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The Wormhole Cave Complex in New Brighton

Wallasey, like much of Wirral, is built on soft, sandstone rock, laid down long geological epochs ago when the area was at the bottom of a prehistoric ocean. Rumours abound concerning tunnels leading through the rock, some supposedly stretching as far as Bidston or beyond. They are said to have been used and expanded by the smugglers in the seventeenth and eighteenth centuries.

 

Joseph Ruiz says that these tunnels were also used in the eighteenth century to transport slaves. He cites documentary evidence of a tunnel (its entrance now covered by a large slab of concrete) that goes from the Yellow Noses, by the golf course in New Brighton, to a large room with manacles attached to the walls, under Flaybrick Cemetery in Bidston. In a letter to the author, Mr Ruiz went on to relate an account from a book published in 1845 , describing how two boys entered a tunnel in the Yellow Noses taking with them a compass and a ball of string. The string they paid out carefully as they made their way down tunnels faced with red Georgian brick, until they came to a large room beneath the cemetery. Shackles hung on the walls of the chamber, suggesting that it had been used in connection with the slave trade. The book is said to also contain a map of the entire cave complex.

 

Stonehouse recorded his own recollections of the New Brighton tunnels:

 

…I have been up the tunnels or caves at the Red and White Noses many a time for great distances. I was once fishing for codling at the Perch (i.e. Perch Rock), and with two young companions went up the caves for at least a mile, and could have gone further only we became frightened as our lights went out. It was thought that these caves ran up to Chester Cathedral – but that was all stuff. I believe they were excavated by smugglers in part, and partly natural cavities of the earth. We knew little then of archaeology or geology, or any other “ology,” or I might be able to tell a good deal more about these caves, for I saw them more than once, but I now forget what their size and height was. The floor, I recollect, was very uneven and strewed about with big stones, while the roof was arched over in red sand-stone…

 

Elsewhere he records the tradition that “the caves at the Red Noses communicated in some way and somewhere with Mother Redcap’s.” Stonehouse also suggests that the monks at Birkenhead Priory anticipated the existing Queensway tunnel by hundreds of years, with a tunnel leading from beneath the current church under the Mersey to Liverpool. Other accounts (see previous chapter) say that a second tunnel led from the Priory to Mother Redcap’s. In 1897, Gomer Williams was willing to accept that the tunnels stretched “a considerable distance in the direction of the Magazines as there is now living at Wallasey, an old man who had explored them in his youth. ”

 

Norman Ellison recounted his own childhood memories of one of the caves, which he entered on numerous occasions by crawling through a narrow passage. Within was enough room to stand up and to light a candle, which revealed walls covered with dates, some more than a century old, and an old, padlocked iron gate blocking off a larger passage that led inland. He had also heard stories of tunnels leading further, including the one that led to Mother Redcap’s.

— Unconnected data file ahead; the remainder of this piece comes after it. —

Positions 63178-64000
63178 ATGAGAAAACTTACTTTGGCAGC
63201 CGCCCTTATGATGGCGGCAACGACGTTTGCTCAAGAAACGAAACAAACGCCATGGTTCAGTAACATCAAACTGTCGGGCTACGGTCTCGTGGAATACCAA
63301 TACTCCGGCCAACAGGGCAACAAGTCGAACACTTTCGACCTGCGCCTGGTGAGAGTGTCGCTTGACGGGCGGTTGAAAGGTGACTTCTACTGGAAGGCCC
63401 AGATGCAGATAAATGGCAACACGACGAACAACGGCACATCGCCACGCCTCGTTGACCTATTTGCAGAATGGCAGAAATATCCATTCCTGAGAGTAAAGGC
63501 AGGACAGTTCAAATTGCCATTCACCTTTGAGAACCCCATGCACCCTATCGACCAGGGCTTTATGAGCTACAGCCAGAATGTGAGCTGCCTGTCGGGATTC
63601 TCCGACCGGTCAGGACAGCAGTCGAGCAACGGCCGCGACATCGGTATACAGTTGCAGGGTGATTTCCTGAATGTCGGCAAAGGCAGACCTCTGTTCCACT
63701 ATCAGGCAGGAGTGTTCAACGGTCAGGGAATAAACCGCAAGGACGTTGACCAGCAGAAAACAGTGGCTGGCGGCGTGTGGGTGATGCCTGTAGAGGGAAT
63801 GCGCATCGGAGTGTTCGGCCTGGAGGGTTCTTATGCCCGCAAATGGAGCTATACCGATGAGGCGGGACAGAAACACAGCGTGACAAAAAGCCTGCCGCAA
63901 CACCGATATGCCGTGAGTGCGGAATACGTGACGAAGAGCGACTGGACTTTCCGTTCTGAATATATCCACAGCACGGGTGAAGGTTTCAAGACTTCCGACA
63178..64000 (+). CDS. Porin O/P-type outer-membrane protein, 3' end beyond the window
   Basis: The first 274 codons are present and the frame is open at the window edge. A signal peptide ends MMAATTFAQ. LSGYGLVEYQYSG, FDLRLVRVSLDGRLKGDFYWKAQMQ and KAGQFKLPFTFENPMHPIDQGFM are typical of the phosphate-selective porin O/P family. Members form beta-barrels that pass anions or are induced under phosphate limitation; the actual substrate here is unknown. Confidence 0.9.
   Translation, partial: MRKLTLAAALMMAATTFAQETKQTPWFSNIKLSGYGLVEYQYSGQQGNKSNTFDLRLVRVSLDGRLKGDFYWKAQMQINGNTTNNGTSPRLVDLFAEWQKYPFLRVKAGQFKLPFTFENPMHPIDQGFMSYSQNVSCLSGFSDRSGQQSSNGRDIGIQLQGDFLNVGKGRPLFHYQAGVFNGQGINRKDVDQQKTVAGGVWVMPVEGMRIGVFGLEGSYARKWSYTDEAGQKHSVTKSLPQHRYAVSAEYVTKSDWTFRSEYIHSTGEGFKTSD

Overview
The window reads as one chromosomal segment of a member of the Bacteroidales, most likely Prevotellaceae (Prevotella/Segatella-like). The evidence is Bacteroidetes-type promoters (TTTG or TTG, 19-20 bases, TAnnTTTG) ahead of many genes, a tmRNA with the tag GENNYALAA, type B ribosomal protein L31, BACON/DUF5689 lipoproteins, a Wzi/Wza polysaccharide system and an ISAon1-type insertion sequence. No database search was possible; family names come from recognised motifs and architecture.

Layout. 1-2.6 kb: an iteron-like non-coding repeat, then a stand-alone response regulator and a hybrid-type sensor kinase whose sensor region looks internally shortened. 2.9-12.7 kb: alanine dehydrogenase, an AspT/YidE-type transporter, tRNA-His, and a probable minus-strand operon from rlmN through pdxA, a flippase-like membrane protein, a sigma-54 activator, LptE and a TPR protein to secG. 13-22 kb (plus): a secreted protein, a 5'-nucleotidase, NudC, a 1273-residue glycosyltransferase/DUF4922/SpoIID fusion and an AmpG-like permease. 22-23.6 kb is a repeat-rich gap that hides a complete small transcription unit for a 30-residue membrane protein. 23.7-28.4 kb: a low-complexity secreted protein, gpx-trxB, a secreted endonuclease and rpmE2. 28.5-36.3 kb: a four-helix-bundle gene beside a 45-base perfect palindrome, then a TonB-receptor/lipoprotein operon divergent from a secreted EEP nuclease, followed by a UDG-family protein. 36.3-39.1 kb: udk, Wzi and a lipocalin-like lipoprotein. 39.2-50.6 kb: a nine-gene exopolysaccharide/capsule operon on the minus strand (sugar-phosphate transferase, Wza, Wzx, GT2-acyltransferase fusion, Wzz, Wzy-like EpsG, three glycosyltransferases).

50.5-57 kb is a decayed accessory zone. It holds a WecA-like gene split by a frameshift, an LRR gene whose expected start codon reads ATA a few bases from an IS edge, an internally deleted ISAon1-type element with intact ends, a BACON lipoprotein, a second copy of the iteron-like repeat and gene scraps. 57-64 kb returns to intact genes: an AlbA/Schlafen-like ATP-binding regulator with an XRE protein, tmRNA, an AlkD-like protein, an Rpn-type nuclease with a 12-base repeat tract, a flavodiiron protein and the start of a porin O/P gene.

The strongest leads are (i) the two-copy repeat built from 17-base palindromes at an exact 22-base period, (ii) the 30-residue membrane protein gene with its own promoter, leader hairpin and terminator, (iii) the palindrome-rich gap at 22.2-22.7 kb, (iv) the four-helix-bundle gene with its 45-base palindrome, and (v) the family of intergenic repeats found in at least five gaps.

A watercolour dating from 1840 shows the Red Noses from a north westerly direction, with the cliffs about seventy or eighty feet high, suggesting that the current cliffs have been covered up to about fifty feet. Twelve caves are visible, and it has been suggested that gypsies were living in them at the time, possibly connected with the inhabitants of the “Devil’s Nest” (see Chapter Eight).

Above the Red Noses, westward of the cave entrance mentioned by Joseph Ruiz, a block of flats stands on the site of the Cliff Villa, originally the home of William Rowson, son-in-law of James Atherton, and with him co-founder of New Brighton. Nearby is Rock Villa, built by Atherton in 1835 on the site of two cottages rumoured to have smuggling connections.

 

In 1942, Morty Brightmore, brother of Les (see Ruiz, 2003), was employed by the Pioneer Corps. One of his duties was to dig sand out of the Red Noses caves for use in sandbags. While so engaged, he found an old leather purse filled with gold coins, which he reported to the officer in charge of the operation. It is said that the officer gave the coins to a jeweller to be melted down to make a bracelet for his daughter.

 

Endcliff, another house on the same street (Wellington Road), had a tunnel leading from the cellar to the shore. According to Tom Slemen , the cellar, which was flooded from 6 to 11 feet due to this tunnel, was for many years the home to a sea creature -- apparently some kind of octopus -- popularly known as “Higgledy” which came and went when the tide allowed, and had been the pet of the owner around the turn of the nineteenth century; an eccentric man who is said to have fed the creature rats, chickens, and eventually his own dog.

 

It went on to terrorise later inhabitants, including William Parry Evans, a cotton broker, who is said to have shot at Higgledy – described as a huge black octopus with a massive beak and dead, staring eyes -- with his revolver, although he failed to kill it. Rumours as late as the 1950s said that the creature still haunted the cellar.